The future looks promising for Eric Adams, the Brooklyn borough president who holds a commanding lead in the Democratic primary race to be New York’s next mayor, even as hundreds of thousands of absentee ballots remain uncounted and the ranked-choice process has yet to begin.
Adams, a politician whose career embodies many contradictions, is poised to take over New York City at a complicated time: A rise in crime, particularly shootings, is challenging the momentum of a broad movement to reshape criminal justice in the city, and hopes for a speedy economic recovery from the COVID-19 pandemic are being tested by controversial rezoning and development projects.
These are the two areas where Adams has drawn most scrutiny throughout his career in public service.
As a police officer, he rattled his superiors with calls for reform, yet ran as a law-and-order candidate for mayor. He has decried gentrification, drawing support from Black and Latino neighborhoods battling displacement and rising rents, and yet has received the most money of any mayoral candidate from the real estate industry.
Maps of in-person first-choice votes showed that Adams was the top pick of working class neighborhoods that are bearing the brunt of rising gun violence in the Bronx, eastern Brooklyn and southeast Queens. Despite now being a consummate political insider, Adams pitched what he is calling his victory in the race as a triumph for New Yorkers who have felt marginalized by the city’s political process.
“I am going to be your mayor,” Adams said late Tuesday at a gathering of supporters. “The little guy won today.”
Adams, 60, grew up in Brooklyn and Queens in a working class family, and has said his firsthand experiences of racism and economic injustice fueled his passion for public service. Early encounters with violent police officers, including an incident in which he was beaten by a group of cops at age 15 inside a station house, made him want to go into law enforcement to reform it from the inside, he has said.
As an officer, he quickly established himself as a vocal proponent of reform, mainly through establishing the group 100 Blacks in Law Enforcement Who Care. The organization earned him notoriety within the police department but effectively identified him with efforts to abolish racist policing tactics.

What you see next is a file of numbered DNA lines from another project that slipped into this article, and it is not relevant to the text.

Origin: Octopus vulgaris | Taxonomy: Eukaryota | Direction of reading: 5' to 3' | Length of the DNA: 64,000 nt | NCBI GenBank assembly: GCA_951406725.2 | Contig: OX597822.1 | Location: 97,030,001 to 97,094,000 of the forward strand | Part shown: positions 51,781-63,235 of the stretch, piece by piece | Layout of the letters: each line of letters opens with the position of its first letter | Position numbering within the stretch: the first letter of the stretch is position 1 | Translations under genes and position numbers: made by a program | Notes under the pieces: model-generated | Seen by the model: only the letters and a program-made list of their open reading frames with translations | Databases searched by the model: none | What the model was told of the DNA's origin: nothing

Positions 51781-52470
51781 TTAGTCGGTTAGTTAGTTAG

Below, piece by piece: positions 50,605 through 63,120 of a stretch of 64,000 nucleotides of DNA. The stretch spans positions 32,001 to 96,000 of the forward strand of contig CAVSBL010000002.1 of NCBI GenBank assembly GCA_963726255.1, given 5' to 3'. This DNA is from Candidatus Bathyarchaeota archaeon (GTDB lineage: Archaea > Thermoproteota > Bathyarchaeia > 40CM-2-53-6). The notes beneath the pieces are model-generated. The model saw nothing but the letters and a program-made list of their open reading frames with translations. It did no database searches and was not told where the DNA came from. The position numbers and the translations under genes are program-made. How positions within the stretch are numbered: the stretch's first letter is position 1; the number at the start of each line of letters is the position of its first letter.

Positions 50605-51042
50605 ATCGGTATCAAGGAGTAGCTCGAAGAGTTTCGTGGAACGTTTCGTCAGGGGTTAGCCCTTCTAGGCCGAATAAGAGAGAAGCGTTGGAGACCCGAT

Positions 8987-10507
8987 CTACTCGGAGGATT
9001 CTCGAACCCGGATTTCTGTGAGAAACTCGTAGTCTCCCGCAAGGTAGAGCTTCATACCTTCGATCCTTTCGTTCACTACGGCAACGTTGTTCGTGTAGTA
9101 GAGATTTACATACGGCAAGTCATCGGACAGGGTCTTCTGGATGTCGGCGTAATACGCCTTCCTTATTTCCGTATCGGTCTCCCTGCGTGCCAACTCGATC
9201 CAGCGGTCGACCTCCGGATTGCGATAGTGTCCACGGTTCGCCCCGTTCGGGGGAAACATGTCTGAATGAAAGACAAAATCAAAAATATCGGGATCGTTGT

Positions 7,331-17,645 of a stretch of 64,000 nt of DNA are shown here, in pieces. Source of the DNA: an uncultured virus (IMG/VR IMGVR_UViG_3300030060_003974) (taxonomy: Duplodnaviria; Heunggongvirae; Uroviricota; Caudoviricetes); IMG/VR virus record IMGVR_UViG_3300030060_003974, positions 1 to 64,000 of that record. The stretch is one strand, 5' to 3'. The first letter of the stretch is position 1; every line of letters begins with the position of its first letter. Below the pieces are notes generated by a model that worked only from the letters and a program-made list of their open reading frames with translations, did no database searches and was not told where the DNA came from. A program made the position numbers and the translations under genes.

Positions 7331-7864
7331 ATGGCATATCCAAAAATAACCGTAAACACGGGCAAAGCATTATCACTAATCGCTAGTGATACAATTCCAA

Even at this early stage in his career, Adams drew criticism for creating attention for himself despite having a thin record of accomplishments in changing the policies of the police department or displaying a standout record as an officer.
Elected to the state Senate in 2006, Adams again earned both public notice and the ire of his colleagues for demanding raises for legislators and allying with Republicans, who gave him a committee chair.
As a senator, Adams showed a knack for attacking criminal justice issues with both systemic and personal approaches, sponsoring legislation to limit stop-and-frisk policing tactics while encouraging parents to search their children’s rooms for hidden drugs and guns.
Adams also faced his first significant investigation, from the state inspector general, which found in a report that he had cozied up to and accepted large campaign donations from associates of a company bidding for a contract to operate video-lottery machines at Aqueduct Racetrack in Queens. Adams denied wrongdoing and was not accused of any illegal activity.
After being elected borough president of Brooklyn in 2014, Adams used a private nonprofit to curry relationships with deep-pocketed developers and their lobbyists, continuing to “to push the boundaries of campaign-finance and ethics laws,” according to a report from The New York Times.
An investigation by NY1 editorial partner THE CITY found that Adams received hundreds of thousands of dollars from real estate industry members between 2015 and 2019 through his nonprofit and his campaigns, and that industry lobbyists and executives who looked to Adams for support for their large development projects sat on the board of his nonprofit.
Through his long public service career, Adams has powered through such scrutiny with a firm belief in himself, by aligning with racial justice efforts and by maintaining a strong base of support in working-class Black communities.
As a mayoral candidate, he brushed aside a report from Politico questioning whether his primary residence was in fact in Brooklyn by inviting reporters into the basement apartment of a building he owns in Bedford-Stuyvesant. Just days before primary election day, he accused two candidates, Andrew Yang and Kathryn Garcia, of campaigning together in a racist effort to “steal” the election from him.
On Tuesday night, Adams appeared ready to take the office he said he has dreamed of for decades -- and to prove that he knows best the needs of the city he has lived in his whole life.
“And how dare those with their philosophical and intellectual theorizing and their classroom mindset talk about the theory of policing. You don’t know this. I know this,” Adams said. “I am going to keep my city safe.”